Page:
In 2005, it received a (sort-of) sequel titled Fate/hollow ataraxia, and in 2006, a 4-volume light novel prequel titled Fate/Zero which was adapted into an anime in 2011-2012. For other derived and related media set in the same universe, see Nasuverse or Fate Series. A light novel prequel detailing events in Saber's life, Garden of Avalon, was written by Nasu and included in the bluray release of the Unlimited Blade Works anime.

Tropes in Fate/stay night:

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    General Tropes 
  • An Aesop: The game has a different moral for each route.
    • Fate: You can't change the past. Even if things went badly for you before, as long as you did your best, you can live without regrets.
    • Unlimited Blade Works: No set of ideals is perfect. You have to acknowledge the flaws in your own ideals and work to avoid the pitfalls. Also, to love others, you have to be able to love yourself.
    • Heaven's Feel: Sometimes, ideals are unattainable. You have to realize that before it costs you the people and things most precious to you.
  • All-Loving Hero: Shirou will literally kill himself with no hesitation if it means making even someone he just met happy. This is progressively deconstructed and reconstructed throughout the course of the three routes.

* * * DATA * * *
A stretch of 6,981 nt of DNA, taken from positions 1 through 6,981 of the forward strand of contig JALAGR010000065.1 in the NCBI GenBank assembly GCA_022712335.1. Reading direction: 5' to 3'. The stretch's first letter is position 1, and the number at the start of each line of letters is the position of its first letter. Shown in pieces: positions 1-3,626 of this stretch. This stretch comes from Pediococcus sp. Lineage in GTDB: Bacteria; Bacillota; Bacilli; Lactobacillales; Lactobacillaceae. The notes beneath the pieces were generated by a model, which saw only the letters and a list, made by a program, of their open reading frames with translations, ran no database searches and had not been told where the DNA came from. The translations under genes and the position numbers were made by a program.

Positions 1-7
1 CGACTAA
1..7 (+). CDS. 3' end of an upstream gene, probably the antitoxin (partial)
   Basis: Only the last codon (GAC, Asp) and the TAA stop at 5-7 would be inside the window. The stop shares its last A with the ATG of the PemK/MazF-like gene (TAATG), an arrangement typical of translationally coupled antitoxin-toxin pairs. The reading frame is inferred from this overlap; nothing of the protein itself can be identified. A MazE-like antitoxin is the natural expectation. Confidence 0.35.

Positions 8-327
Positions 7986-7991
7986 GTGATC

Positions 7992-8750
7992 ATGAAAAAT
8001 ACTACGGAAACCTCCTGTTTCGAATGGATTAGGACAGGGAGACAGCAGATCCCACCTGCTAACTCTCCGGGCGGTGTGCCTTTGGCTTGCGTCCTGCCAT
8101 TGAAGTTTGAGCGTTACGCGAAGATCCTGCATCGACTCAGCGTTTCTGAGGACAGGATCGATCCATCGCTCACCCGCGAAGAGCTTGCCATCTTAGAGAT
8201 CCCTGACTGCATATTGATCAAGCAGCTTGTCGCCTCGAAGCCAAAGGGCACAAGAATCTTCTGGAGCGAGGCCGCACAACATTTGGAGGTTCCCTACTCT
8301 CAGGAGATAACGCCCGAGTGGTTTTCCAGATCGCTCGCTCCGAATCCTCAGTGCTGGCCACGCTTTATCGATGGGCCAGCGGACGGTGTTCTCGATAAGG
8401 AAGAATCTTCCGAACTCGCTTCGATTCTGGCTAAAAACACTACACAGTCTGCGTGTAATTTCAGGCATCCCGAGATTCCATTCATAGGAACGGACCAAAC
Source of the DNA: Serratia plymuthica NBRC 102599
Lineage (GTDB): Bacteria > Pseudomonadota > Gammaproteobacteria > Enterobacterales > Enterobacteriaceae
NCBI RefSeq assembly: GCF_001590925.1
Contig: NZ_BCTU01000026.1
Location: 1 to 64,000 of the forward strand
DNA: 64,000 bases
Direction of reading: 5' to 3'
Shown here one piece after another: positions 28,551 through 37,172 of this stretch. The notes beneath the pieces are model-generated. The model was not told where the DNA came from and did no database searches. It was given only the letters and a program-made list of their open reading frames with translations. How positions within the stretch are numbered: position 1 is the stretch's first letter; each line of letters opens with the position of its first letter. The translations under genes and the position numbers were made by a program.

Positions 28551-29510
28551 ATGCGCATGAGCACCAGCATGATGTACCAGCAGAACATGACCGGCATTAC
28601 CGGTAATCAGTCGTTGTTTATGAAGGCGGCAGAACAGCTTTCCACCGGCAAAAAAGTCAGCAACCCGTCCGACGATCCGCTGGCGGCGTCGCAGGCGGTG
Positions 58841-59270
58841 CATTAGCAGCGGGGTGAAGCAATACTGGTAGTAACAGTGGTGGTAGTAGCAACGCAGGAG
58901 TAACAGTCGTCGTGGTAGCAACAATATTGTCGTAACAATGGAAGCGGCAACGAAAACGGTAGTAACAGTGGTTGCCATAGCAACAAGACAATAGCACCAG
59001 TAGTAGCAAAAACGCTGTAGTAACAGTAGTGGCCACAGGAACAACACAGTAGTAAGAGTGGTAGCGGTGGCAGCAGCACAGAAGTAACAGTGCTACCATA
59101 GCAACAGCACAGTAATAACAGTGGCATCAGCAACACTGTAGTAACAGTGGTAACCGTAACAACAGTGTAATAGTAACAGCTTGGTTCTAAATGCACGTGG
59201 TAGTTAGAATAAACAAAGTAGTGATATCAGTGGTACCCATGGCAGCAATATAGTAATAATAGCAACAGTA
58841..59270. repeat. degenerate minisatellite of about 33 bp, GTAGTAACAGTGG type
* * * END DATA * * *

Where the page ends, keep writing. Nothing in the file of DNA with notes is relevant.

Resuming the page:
• Ancient Conspiracy: The Mage Association and The Church are big in the Nasu Verse. Also, the true purpose of the Grail Wars, and to a lesser extent, the true nature of the Fuyuki Grail.
  • Arc Number: The number eight is very crucial to Shirou. As a skilled archer, he constantly reminds himself about how Japanese archery is an eight-step process. His favored magecraft, Projection, requires eight steps to perform perfectly. His Magical Incantation for his Reality Marble, Unlimited Blade Works, requires eight lines of incantation to activate — these lines, whether as his present-day self or as Archer, define him and his mindset.
  • Arc Words: "My body is made of swords." It is a phrase that appears on the first screen of the game (not counting the prologue); as the story goes on, the phrase's different meanings and its purpose are revealed.